We are a web service in the strict sense. We deliver a service through the web to subscribers and to publishers. We turn print pages into web pages and organize, search and serve them; and that is all we do. We are a set of pure web services but the funny thing is that we have never hosted our own web services. We never even thought about buying or owning our own servers, let alone running them. Sure we have some physical machines in the office, but nothing critical runs on them. We don’t own any hardware that matters. Why buy when you can rent?

From the moment we founded the company and for some years we were happy customers of Vanillamachines (one of the biggest Linux box collocation services) and they gave us a very reliable performance, though nobody from Exact Editions ever set eyes on the ‘machines’ that we were renting from them. I was never too sure whether the actual boxes were in Texas or the UK but it was vaguely comforting to know that there were some air-conditioned boxes of blades somewhere that were in some sense ours (three or four of them I believe). But a few weeks ago we moved over to the Amazon computing cloud (EC2 — Amazon Elastic Computing Cloud), and I do not think that anybody outside of Exact Editions will have noticed, and the strange consequence is that our computing is now entirely virtualised. We are using the Amazon computing cloud and there are no physical boxes that anybody could point to and say ‘that is where the Exact Editions service resides’. For sure we have a number of ‘virtual boxes’ in the Amazon cloud, that seems to be the way that Amazon are able to monetize and charge for their commoditised service, but there is no determinate corresponding set of physical chips running our code. For me, the most convincing moment in this transition occurred when our Technical Director noted that, immediately following the transfer, our main database seemed to be running a bit more slowly than he would have liked. He decided to double the size of the virtual server for a day to see if that made any difference. It did. Search and rendering was a lot faster, and as a result he decided to make the upsizing permanent. For an additional $300 a month, (some such relatively modest fee), we had doubled the scale of our database machine and could upsize or downsize them whenever we chose. If we decide that we need so many mega-teraflops for a couple of days, Amazon’s computing cloud will allow us to comfortably and temporarily use them. Its this just-in-time flexibility that is so impressive about the Amazon service.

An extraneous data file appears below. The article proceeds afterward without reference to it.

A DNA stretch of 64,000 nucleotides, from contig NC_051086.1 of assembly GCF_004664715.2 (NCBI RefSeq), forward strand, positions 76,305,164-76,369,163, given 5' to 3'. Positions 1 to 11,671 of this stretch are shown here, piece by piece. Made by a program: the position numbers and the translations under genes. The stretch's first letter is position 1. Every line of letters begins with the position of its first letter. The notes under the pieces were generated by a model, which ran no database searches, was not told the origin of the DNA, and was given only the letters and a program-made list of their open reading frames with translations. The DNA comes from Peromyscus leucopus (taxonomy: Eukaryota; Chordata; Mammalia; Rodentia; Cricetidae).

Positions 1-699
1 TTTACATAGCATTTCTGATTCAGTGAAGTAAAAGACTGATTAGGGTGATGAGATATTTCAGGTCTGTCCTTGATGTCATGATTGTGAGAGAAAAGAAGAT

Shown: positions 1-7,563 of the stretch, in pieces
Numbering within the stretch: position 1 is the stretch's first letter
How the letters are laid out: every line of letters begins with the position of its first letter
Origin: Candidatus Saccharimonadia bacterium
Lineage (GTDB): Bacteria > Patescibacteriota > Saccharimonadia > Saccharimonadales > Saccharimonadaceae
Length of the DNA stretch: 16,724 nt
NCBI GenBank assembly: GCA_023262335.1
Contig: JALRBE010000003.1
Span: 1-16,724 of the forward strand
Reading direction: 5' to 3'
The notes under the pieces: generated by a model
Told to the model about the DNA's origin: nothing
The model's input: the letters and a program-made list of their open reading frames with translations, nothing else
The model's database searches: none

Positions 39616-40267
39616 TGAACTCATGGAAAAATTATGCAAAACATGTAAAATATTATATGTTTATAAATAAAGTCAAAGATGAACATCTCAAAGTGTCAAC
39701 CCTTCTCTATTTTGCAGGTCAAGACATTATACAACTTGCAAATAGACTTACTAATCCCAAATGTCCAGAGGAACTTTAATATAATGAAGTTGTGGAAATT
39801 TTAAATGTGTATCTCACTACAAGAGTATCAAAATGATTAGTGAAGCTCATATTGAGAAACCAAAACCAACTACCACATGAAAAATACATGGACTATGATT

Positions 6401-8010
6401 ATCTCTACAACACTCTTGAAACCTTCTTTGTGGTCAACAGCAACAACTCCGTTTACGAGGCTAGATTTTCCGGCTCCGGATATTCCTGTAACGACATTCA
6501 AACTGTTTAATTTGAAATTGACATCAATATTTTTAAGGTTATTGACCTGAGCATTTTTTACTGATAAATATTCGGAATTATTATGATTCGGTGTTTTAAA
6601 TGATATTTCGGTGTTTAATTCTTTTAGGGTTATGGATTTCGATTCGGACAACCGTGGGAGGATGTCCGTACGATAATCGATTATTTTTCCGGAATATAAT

Mind you, perhaps I would have been a bit more nervous about the switch to Amazon’s cloud if I had known that they were still in beta. Only today has the beta label been removed from Amazon web services. I guess they did this because they noticed our successful transfer? [feeble joke]

I still occasionally meet publishers who ask if they can host their own Exact Editions service. In future I will have the perfect and honest answer to this request: we don’t even host our own service……That is the real beauty of cloud computing. You don’t need to host your own. Let the cloud take the strain.